1

Suppose one is starting their math PhD in the US and is considering doing research in logic. Let's roughly split "logic" into "pure logic" and "applied logic".

How hard will it be for them to get academic positions to a math PhD with specialization in logic (given that they don't come from a top logic department, like Berkeley, or even Wisconsin; but from a group I university). Would it be easier if they have a PhD in pure or applied logic? In the latter case, how possible is it to work in two areas? (E.g. if one does applied logic related to computer science/natural language, is it possible to eventually become a professor in both math and computer science/linguistics?)

(I understand that many answers will say that it depends on the research that the PhD did/adviser/connections, etc., but let's just assume that the research if fine (not exceptional), the adviser is a more or less known logician. I just wanted to estimate how hard it is to get academic jobs for a logic person compared to pure mathematicians, as well as if it's possible to work in two areas if one specializes in applied logic.)

1

The perception, at least within logic, is that finding research positions in logic is even harder than in most specialities in mathematics - most research hiring is restricted to a specialty, and there are rarely new positions created in mathematical logic.

I'm not sure how true that perception is. As far as I can tell, every field perceives hiring as very tight. There are more qualified people than available jobs in all fields of math; there are fewer positions in logic than, say, algebra, but there are also fewer new PhD's in logic, and I don't know of any data on how the actual ratios compare. But it's certainly hard to get an academic position in logic, and every year very good researchers decide to give up pursuing academic positions.

My impression is that logicians do slightly better than the average mathematician at getting positions at schools that are less research oriented - schools that are hiring based mostly on teaching ability, but want their professors to also be doing some research. (Partially, I think, because those schools often want people who can teach a variety of undergrad classes, and many logicians these days are trained to be able to do that.) But that obviously depends on being a very good teacher.

Regarding applied logic, it's very rare these days for someone with a math PhD to get hired to an interdisciplinary position, at least in the US. Someone who's already established can sometimes can an honorary position in another department, but they still have to be hired (and eventually tenured) by their home department. I think that's different in Europe, where there's a lot more mathematical logic going on in CS departments.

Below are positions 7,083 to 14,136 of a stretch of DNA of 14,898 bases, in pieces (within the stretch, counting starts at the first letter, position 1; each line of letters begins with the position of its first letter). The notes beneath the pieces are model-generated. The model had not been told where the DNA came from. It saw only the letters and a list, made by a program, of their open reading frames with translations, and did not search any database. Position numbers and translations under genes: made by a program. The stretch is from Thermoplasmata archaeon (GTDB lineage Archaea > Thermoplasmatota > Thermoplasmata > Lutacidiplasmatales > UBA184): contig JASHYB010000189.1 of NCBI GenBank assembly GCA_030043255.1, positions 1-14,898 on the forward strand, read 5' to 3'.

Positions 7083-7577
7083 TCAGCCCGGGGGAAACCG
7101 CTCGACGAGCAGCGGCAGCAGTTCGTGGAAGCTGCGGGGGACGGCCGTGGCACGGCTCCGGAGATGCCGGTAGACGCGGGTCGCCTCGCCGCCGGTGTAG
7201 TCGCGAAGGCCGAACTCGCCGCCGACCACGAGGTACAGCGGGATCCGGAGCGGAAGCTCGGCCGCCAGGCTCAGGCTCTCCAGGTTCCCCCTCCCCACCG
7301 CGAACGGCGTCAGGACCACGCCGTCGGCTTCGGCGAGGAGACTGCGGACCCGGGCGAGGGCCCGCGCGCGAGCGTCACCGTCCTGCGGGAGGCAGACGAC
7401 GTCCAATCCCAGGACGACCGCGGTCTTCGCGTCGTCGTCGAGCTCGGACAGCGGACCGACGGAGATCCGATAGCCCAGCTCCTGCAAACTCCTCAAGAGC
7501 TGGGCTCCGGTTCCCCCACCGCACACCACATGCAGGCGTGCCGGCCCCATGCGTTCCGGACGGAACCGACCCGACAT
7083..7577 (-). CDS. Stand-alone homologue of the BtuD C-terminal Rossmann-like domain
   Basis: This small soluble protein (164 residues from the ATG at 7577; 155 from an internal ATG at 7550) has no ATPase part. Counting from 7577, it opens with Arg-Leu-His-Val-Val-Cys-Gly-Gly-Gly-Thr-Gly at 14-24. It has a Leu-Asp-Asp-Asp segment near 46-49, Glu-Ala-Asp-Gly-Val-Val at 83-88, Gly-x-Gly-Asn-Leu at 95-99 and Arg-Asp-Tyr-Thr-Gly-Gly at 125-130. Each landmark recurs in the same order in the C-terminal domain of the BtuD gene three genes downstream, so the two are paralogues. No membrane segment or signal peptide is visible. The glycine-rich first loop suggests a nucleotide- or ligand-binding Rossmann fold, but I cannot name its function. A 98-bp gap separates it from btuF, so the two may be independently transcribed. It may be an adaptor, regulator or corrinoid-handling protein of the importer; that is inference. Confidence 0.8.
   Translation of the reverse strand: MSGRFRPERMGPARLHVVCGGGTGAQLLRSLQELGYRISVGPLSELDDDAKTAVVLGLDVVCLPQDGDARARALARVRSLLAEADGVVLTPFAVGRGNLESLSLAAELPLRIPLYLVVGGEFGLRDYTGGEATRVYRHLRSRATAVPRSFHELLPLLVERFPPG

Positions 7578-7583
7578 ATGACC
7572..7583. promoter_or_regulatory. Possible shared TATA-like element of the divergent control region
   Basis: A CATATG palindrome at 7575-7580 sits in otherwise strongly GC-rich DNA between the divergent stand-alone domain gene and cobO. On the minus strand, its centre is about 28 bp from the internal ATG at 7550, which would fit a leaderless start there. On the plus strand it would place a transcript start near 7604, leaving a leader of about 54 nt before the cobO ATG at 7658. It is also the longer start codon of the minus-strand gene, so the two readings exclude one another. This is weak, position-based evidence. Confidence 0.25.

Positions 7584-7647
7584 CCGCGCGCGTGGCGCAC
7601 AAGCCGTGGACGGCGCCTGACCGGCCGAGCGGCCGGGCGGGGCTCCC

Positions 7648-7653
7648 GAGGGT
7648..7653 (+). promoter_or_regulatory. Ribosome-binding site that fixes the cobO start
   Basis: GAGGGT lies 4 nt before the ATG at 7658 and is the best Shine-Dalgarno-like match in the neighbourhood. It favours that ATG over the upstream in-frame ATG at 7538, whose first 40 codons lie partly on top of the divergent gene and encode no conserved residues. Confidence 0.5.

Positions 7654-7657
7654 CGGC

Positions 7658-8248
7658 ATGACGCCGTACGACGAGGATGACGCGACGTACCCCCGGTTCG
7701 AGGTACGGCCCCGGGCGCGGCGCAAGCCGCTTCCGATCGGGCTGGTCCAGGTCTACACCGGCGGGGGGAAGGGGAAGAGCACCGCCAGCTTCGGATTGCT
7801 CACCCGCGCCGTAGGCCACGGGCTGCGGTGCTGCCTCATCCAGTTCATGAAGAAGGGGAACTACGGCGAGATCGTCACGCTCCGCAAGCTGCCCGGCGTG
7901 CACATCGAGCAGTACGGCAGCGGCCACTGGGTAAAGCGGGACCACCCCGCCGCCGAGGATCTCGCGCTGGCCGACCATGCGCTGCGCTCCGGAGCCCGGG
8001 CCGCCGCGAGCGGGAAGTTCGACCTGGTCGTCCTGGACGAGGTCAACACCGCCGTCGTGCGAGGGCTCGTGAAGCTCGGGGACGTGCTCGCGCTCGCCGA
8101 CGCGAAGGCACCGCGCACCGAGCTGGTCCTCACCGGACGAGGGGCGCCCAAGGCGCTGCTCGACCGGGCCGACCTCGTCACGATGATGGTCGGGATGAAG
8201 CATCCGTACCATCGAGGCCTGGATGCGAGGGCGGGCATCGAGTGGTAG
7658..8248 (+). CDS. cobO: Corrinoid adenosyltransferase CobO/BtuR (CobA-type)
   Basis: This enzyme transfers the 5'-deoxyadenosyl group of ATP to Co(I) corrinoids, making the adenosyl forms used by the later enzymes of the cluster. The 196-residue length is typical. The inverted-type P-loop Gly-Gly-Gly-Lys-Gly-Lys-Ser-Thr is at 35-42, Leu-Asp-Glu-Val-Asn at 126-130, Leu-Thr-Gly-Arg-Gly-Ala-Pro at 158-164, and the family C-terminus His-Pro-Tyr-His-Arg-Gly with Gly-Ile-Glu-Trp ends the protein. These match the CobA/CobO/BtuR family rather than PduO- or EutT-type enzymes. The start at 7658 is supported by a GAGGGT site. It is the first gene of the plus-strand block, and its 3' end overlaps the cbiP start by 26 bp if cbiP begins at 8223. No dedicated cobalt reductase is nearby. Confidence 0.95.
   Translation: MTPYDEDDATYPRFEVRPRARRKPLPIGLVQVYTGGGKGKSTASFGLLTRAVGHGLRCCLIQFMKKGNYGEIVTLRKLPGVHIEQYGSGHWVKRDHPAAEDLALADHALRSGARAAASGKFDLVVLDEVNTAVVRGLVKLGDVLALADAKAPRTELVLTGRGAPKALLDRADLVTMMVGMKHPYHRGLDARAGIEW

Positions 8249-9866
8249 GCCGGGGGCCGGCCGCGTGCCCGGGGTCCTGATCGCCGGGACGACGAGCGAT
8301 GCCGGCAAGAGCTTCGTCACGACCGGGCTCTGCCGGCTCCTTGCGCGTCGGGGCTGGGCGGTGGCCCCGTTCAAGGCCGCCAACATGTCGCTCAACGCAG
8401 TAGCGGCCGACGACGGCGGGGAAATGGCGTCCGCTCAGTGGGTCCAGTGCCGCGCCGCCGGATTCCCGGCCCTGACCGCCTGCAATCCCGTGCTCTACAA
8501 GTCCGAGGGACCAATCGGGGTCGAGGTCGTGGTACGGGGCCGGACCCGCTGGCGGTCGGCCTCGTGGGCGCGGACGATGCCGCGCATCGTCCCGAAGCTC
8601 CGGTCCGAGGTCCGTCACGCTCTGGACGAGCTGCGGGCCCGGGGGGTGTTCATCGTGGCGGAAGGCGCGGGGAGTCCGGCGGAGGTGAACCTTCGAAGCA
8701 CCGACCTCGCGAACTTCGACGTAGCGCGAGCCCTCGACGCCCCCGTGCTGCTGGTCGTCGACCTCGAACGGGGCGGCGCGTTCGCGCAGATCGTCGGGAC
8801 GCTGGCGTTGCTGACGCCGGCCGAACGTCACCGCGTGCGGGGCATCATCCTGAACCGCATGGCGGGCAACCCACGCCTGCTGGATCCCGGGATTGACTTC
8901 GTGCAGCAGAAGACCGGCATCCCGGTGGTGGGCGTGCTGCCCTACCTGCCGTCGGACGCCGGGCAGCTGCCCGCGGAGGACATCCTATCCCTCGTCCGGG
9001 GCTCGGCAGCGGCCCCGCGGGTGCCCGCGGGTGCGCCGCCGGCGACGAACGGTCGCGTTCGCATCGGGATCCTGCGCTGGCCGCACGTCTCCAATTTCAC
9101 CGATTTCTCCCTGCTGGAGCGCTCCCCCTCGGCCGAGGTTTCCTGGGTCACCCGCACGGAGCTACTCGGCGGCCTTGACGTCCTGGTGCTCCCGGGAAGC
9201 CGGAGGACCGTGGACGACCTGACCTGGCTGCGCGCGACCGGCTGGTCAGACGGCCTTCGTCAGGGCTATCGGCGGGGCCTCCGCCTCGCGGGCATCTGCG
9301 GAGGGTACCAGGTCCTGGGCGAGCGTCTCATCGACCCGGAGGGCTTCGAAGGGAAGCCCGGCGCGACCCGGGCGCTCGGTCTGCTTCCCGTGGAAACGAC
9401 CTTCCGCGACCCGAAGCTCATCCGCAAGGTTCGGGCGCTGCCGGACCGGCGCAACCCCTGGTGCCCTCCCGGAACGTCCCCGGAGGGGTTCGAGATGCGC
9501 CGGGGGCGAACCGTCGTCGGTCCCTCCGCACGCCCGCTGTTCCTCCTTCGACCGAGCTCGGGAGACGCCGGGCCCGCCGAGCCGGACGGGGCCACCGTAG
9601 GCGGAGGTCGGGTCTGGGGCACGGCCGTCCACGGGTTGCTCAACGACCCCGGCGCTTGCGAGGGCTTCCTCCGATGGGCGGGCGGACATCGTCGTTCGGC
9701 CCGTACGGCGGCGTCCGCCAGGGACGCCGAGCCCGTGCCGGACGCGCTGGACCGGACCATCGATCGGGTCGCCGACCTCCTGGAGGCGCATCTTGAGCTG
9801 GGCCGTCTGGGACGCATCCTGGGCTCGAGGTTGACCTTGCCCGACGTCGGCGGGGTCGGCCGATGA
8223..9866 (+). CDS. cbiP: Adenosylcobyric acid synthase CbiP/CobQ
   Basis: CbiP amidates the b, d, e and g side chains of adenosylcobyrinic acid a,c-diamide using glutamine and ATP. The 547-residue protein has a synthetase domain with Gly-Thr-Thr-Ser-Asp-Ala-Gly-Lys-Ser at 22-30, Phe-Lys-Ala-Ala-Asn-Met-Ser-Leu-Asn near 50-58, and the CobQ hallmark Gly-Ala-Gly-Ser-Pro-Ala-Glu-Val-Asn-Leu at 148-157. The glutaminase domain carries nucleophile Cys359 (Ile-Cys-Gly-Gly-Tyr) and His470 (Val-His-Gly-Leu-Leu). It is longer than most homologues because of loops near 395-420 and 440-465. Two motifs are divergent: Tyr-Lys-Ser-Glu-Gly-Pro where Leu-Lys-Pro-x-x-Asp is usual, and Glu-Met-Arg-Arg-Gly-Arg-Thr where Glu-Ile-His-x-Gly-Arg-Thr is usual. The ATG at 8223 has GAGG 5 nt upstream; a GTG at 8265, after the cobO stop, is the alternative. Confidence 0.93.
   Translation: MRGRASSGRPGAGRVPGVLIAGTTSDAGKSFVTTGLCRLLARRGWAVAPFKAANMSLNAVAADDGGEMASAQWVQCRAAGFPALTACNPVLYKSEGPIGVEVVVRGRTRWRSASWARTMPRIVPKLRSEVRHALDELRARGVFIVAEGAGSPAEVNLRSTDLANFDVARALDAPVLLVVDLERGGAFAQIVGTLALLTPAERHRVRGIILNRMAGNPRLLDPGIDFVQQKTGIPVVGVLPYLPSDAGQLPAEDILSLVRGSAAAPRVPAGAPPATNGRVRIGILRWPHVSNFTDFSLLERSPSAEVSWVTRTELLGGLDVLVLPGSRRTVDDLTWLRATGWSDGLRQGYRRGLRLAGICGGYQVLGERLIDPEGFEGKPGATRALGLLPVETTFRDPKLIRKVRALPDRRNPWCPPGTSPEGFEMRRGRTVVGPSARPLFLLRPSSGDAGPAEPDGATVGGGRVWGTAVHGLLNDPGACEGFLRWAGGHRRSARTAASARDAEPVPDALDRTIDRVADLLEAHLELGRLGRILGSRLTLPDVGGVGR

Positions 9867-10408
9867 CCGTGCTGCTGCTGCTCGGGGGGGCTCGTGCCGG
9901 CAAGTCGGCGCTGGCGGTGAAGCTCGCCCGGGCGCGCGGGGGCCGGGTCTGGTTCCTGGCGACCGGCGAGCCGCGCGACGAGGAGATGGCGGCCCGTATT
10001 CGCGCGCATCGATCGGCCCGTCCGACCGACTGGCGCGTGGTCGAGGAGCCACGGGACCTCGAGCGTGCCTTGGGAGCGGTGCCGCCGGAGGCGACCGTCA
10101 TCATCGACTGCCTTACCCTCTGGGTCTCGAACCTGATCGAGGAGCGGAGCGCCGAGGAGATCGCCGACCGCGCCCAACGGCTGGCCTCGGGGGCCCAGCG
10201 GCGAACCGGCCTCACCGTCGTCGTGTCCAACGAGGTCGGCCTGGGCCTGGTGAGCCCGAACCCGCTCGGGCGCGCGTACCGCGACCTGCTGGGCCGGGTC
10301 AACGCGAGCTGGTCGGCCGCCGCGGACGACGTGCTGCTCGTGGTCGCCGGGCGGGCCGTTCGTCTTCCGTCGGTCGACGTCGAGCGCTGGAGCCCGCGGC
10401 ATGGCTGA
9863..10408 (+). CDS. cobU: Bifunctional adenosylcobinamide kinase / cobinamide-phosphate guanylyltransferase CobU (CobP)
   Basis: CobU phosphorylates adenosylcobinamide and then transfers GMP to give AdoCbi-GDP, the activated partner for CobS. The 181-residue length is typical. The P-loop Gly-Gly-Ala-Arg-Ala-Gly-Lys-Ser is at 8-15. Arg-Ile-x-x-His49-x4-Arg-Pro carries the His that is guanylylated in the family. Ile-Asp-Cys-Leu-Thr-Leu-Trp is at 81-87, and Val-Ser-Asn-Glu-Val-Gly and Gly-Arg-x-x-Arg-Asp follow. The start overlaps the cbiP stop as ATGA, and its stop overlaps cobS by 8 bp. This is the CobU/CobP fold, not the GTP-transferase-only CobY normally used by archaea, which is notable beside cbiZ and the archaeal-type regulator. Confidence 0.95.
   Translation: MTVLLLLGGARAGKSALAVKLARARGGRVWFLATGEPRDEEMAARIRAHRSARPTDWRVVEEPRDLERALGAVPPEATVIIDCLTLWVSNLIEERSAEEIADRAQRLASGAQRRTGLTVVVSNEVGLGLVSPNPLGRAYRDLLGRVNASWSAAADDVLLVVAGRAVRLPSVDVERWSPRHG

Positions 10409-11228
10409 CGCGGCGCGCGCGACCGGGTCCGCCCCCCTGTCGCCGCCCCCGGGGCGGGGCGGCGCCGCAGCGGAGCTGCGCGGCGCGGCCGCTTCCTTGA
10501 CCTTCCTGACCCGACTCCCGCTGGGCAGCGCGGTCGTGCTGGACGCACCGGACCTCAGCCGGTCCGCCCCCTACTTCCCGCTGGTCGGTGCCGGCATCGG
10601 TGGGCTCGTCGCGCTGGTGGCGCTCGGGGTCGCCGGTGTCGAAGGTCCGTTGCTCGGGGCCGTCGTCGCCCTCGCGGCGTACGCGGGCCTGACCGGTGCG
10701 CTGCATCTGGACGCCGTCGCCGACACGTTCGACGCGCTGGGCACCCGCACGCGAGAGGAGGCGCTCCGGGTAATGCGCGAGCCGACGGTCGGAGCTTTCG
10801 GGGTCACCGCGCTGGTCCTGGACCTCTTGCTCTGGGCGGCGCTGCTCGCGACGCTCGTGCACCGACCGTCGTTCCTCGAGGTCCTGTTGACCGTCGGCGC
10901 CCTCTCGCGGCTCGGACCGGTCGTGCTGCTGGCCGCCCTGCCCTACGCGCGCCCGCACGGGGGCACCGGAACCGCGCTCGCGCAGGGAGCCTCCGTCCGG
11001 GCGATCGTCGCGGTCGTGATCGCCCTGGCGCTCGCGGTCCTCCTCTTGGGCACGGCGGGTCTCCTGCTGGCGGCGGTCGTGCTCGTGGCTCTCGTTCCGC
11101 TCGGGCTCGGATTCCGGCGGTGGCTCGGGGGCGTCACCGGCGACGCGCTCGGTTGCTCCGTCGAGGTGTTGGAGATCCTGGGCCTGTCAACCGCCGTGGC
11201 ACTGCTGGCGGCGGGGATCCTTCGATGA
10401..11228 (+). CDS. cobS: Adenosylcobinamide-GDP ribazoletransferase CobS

1

Having any narrow specialty narrows the jobs you will be considered for. Many job offers specify a sub field. Often it is to find someone to fit into an existing research group. Given that logic is pretty narrow that will narrow your possibilities. The same would be the case if you specialized in classical real analysis.

But a lot of advertisements leave the field open. But most of your teaching would likely be more general than your specialty. If you are well prepared generally, to teach mathematics, then you will probably be fine. But don't expect to find too many job offers that specify logic, whether pure or applied.

In the best case you will get to teach a logic course or two and find a few students to work with.

But if you are also generally well educated (you mention linguistics), then you may fit well into any program that stresses interdisciplinary work.

Once you have a degree and a position from which to work, the direction of your career is pretty much up to you.

  • I don't have any statistics, but I know a fair number of logicians, and my sense is that logicians don't have as much chance in open subfield positions as most subfields. Obviously if you have a result that might have major implications on P vs NP or on the continuum hypothesis or connecting the function field and number field cases of Langlands, then you'll be competitive for an open position anywhere. Short of that, most departments that advertise for mathematician in any area would, if they thought about it, realize that they would hire a logician in almost no circumstances. – Alexander Woo Oct 21 '18 at 19:47
  • Of course, it's true that "open" positions anywhere actually exclude a fair number of subsubfields, the specific ones being varied and subject to the idiosyncracies of the department, but it seems logic is excluded more often than most subfields. – Alexander Woo Oct 21 '18 at 19:52

Your Answer

By clicking “Post Your Answer”, you agree to our terms of service, privacy policy and cookie policy

Not the answer you're looking for? Browse other questions tagged or ask your own question.